How to Get a Bigger Raise and Advance Your Career in 2015

successcareerfeature-262793_1280It’s summer. You’re in and out of the office between vacations and days off. Who wants to think about a performance review?!

But it’s a fact. Your performance appraisal is coming up. Do you expect to get a raise or are you hoping you get a raise? The difference between expectation and hope is preparation and proactive planning.


Much like negotiating a job offer, you must know what it is you want to get out of your performance review, e.g. greater responsibilities, a raise, bonus, etc. You must also be prepared to defend your ask by outlining how you’ve positively impacted your company’s bottom line in the last year. However, it may be challenging to enumerate all your achievements and contributions on the spot during your review. You can prepare yourself by beginning to compile a list of your accomplishments or what I like to call an Achievement Brief. Ideally you will want to start keeping a record the week after your most recent review. But since you probably have not been keeping track, START NOW.

Your goal is to create a document that will help your supervisor with your review and make it easier for him/her to approve a bigger raise based on merit. Supervisors do have latitude and extra funds to reward high achievers. Think of the advantage you will have over your peers who have not taken the time to prepare this type of archive.


Take this process seriously. Your Achievement Brief should not be cobbled together hastily nor should it be a stream of consciousness that requires literary interpretation. You are trying to secure the biggest raise possible not write the next best seller. The Achievement Brief reflects you as a professional and bullet points should be written in a manner that showcases your contributions and results. It should be filled with exceptional content written in a compelling way similar to your resume. While format and presentation are important, content is king!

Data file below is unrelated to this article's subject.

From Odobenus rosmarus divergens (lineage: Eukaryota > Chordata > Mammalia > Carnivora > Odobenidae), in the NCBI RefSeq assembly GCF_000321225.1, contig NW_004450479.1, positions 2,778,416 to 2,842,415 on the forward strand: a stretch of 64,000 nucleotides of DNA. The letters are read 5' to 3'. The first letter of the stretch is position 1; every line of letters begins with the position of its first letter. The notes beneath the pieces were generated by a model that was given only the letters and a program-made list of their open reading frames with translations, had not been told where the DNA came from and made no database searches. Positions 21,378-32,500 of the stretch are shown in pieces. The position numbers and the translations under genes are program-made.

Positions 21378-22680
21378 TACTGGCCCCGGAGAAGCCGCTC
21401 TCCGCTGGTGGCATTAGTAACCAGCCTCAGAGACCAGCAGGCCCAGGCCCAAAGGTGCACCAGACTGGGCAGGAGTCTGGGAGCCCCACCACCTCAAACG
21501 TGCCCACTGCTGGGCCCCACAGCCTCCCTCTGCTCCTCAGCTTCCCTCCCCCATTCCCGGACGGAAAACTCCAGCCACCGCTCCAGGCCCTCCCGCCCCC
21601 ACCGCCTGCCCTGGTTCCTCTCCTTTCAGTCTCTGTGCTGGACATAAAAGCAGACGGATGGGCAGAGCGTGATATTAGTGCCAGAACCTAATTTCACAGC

shutterstock_150x150Make it a weekly discipline to write down what you did that improved a process, saved money and/or time, increased revenue, mitigated a problem, etc.

A week in advance of your review, send the Achievement Brief to your supervisor with a note stating that you are forwarding a document listing your achievements and results over the past year so he/she can use it to prepare for your review and use it as a means of opening a discussion about broadening responsibilities, a raise or bonus, etc.


Unlike your male counterparts, you don’t get the raises you’re owed because you do not ask. It is well known that men are much more comfortable asking for raises. Using an Achievement Brief can put you in the driver’s seat and make you more comfortable asking for and justifying your raise.


If you don’t get the raise, you now have a great list of accomplishments that can be incorporated into your resume so you can start looking for a job with a company who does value your hard work and contributions.

The best is yet to come,